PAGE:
The outlook for the future is equally discouraging, for the Mormon leaders, who exercise their influence over five-sixths of the people, are now beginning to establish church schools in each "stake" or church district. Since the passage of the law in 1887 which forbids the use in school of the Book of Mormon or any other sectarian book, their opposition has become intensified. If any improvement is made in the public schools it must originate outside the Territory.
Quite a number of denominational schools have been established in the Territory by the different sects in the United States. Of these the Presbyterians have 33; the Congregationalists, 24; Methodists, 21; Roman Catholics, 6; Episcopalians, 6; Lutherans, 1; Baptists, 2; and Mormons, 6. The exact number of children attending these schools is not known, but it is estimated to be near 8,000. These schools, except those under Mormon control, would readily give place to a good system of common schools, conducted by competent teachers; it is thought that if the common schools were made entirely free, and if they did good work, the Mormon schools also would have to yield before them.
The whole amount of land granted by Congress for the benefit of schools in the Territory is 46,080 acres; but as the value of these lands is much lowered on account of the scarcity of water, they are only worth about $1.25 per acre, or about $60,000 or $75,000 as a whole.
A new school law was enacted by the general assembly in 1888 and approved by the governor November 27, to take effect immediately. It had been drafted with great care by a board appointed especially to that end.
The principal change was from town to county superintendency.
A new and more stringent system of examinations for teachers' positions was adopted, the examinations to be simultaneous and uniform, and conducted by the county supervisors.
Provision was made for an annual school census, giving the number of children of each year of age and the number of each year of age enrolled in the public schools. These facts are of prime importance in the study of any school system.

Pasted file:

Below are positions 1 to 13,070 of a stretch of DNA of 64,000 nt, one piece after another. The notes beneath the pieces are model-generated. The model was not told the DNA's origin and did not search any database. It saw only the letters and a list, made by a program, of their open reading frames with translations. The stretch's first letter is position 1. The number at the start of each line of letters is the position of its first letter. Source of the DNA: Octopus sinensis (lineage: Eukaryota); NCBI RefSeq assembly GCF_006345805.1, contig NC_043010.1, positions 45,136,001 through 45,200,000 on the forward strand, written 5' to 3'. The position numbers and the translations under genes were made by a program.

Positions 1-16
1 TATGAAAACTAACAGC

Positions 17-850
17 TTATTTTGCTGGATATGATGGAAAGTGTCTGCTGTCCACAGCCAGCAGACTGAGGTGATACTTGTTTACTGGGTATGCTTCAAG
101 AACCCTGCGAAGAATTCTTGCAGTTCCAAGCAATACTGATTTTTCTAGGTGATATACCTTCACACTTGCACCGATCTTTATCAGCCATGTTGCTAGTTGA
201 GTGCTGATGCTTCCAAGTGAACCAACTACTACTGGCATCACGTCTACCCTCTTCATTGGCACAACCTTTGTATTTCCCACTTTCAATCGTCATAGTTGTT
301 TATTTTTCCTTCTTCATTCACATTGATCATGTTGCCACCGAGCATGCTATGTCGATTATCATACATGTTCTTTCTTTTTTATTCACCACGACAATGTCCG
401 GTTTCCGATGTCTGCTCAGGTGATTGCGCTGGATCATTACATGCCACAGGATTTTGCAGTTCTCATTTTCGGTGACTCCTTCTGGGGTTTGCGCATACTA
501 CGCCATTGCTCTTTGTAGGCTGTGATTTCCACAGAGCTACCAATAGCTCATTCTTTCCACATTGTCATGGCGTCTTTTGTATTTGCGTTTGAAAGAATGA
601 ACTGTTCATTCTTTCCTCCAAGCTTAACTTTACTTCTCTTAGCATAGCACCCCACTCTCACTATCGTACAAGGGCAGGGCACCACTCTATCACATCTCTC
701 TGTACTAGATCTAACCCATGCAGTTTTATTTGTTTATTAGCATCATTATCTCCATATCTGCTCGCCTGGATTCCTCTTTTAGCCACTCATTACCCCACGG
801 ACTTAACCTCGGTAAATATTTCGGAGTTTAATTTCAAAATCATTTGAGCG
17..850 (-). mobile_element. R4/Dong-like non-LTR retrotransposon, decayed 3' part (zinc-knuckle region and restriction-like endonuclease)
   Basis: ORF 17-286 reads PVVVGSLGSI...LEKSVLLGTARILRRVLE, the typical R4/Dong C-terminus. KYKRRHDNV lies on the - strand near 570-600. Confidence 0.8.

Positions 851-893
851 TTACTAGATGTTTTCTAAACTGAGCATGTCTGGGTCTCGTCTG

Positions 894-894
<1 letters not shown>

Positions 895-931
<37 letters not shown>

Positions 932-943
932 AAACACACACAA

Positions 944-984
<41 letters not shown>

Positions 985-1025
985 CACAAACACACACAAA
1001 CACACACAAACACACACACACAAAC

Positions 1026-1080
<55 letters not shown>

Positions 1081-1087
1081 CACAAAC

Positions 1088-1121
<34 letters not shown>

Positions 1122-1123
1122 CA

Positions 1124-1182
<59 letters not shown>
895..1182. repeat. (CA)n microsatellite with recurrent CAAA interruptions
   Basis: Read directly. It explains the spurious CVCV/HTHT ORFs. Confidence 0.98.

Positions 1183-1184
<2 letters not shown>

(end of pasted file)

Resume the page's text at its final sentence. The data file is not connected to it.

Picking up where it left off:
County uniformity of text-books was adopted, certain measures taken to equalize the revenues of the different districts of the several towns, the school year changed so as to end June 30, the school age changed from 6-20 to 6-18, and other alterations made.
[From Report for 1888-89 of State Superintendent John L. Buchanan.]
The State superintendent points out some of the defects of the public schools of Virginia, not for the purpose of showing that the system is unsatisfactory, but rather to make known in what respects he thinks the schools should and can be improved. The average monthly salary of teachers, the average length of the school term, the average daily attendance per school, and the average cost of education per pupil have varied very little for several years. There has been for a number of years a gradual but constant increase in the number of schools, enrollment, average daily attendance, number of teachers, and in the expenditures for school purposes. There were 5,803 white pupils and 3,633 colored pupils supplied with text-books at public expense.
COMPULSORY SCHOOL LAWS.
It is to be regretted that the percentage of school population enrolled is so low, and especially that the average attendance is so small. In many of the counties the school term is not longer than twenty weeks. There is also great irregularity in the attend